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The Breast

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Description

Part 1: Knowing the breast
Part 2: In your clinic
Part 3: Benign breast disease
Part 4: Managing the diagnosis
Part 5: Unusual presentations
Part 6: Holistic care

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Ebook, Printed

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Acknowledgements

Thank you to our multidisciplinary team at the Netcare Breast Care Centre in Johannesburg who have contributed to the writing of this book, in either big or small ways. Dr K Applebaum Dr D Chetty Dr G Demetriiou Dr C Maske Dr SD Moodley Dr B Rappaport Dr E Retter Dr R Seider Dr LCJ Serrurier Dr J Slabbert Dr T Ibrahim Dr E Joseph Dr S Nayler Dr M Venter Ms J Belloni To the readers, I hope the change in structure and order makes this a clear and comprehensive guide for both the general public, and health care providers, feedback is always helpful. This book is dedicated to our families, and to the many women whom we treat both in government and private. We are continually humbled by your dignity and strength.

Yours truly Dr Carol Benn Johannesburg 2014 Dr Benn and Dr Rayne are specialist surgeons with an interest in breast health. They work at both the Helen Joseph Breast Care Clinic and the Netcare Breast Care Centre in Johannesburg, set up by Dr Benn. Both lecture, present papers (locally and internationally), and are passionate about public education and ensuring access to good health care. For further information or advice contact: Telephone: 0860 233 233 Email: breasthealth@netcare.co.za Website: www.breasthealth.co.za Managing breast cancer in South Africa: the multi-disciplinary approach.

Part 1:                                                         

KNOWING THE BREAST

ANATOMY OF THE BREAST

Embryology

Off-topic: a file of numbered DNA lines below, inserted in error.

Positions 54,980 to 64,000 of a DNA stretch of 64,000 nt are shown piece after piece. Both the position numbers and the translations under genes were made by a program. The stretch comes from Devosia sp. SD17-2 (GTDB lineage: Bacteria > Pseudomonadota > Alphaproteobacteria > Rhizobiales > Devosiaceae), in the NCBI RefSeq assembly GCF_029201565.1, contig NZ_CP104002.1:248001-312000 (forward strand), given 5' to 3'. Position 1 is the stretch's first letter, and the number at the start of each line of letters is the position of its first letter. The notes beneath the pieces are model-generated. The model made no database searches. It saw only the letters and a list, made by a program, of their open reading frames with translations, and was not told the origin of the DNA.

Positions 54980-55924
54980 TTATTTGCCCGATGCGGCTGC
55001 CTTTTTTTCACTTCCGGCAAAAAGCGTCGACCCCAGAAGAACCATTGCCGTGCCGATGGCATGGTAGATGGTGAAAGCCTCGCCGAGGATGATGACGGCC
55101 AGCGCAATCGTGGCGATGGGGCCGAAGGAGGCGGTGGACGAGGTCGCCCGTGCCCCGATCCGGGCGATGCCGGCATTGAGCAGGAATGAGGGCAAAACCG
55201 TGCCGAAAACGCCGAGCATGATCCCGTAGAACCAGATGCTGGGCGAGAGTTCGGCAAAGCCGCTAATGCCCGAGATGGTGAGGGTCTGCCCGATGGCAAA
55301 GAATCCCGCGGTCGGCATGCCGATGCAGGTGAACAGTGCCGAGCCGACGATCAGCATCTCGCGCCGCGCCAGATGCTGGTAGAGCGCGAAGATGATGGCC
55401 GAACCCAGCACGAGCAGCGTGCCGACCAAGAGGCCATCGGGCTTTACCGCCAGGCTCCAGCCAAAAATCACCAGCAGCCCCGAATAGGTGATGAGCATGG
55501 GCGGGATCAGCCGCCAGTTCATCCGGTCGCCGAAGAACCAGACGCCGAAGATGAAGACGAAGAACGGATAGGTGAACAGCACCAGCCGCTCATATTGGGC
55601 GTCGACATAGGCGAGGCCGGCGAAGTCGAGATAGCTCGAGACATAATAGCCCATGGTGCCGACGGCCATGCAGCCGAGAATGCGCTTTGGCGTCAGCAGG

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The breast develops from a thickening of this ectodermal layer in the developing foetus. This means that the breast is a skin accessory structure. This thickening forms a idge on each side of the embryo and is called the milk or mammary streak. Each streak extends from the axilla (armpit) to the groin on each side. Mammals can therefore develop multiple breasts along these two milk streaks. In most humans, only the primordial tissue in the pectoral region of the embryo persists whilst the remainder of these ridges regress and disappear. However in some people accessory breasts and nipples can be felt or seen along the mammary line. This thickened primordial ectoderm then sinks below the surface, forming the eighteen or so outgrowths (lobules) which extend into the surrounding mesoderm (fat and other connective tissue). Both men and women have breasts. Men have breast ducts and fatty tissue but no breast lobules and cannot produce milk, although they can get breasts and rarely breast cancer. Structure Anatomically the breast is made up of about eighteen lobules of glandular tissue. These lobules resemble bunches of grapes and each grape (alveolus) represents a secreting unit (pleural: alveoli). The alveolus consists of cells which line the unit and produce the milk. Each lobe or lobule of glandular tissue is embedded or buried in fat.      2015-11-12 11-43-48 A2This fat is what gives the female breast its shape, contour and its size. It also explains why a person’s breast size may change with weight gain or loss. Each lobule (grape) joins with other lobules to form the lobular unit (bunch of grapes). The milk or secretions produced here are delivered via a duct system to the nipple. Each duct opens separately onto the nipple and thus the nipple is perforated by approximately eighteen holes. These perforations are arranged radially and when the milk is ejected, it comes out like eighteen small fountains. The lobules within their respective fatty coats are separated by bands running from the pectoralis muscle to the skin of the breast called the ligaments of Cooper which thus connect the chest wall to the skin. These ligaments give support to the breast fat, preventing it from deforming. Breast size outside of pregnancy depends to some extent on the amount of fat present although this does not necessarily mean that fat women have big breasts and thin women do not. The axillary tail of Spence is the extension of the breast towards the axilla or armpit. It is breast tissue that lies between the breast proper and the axilla.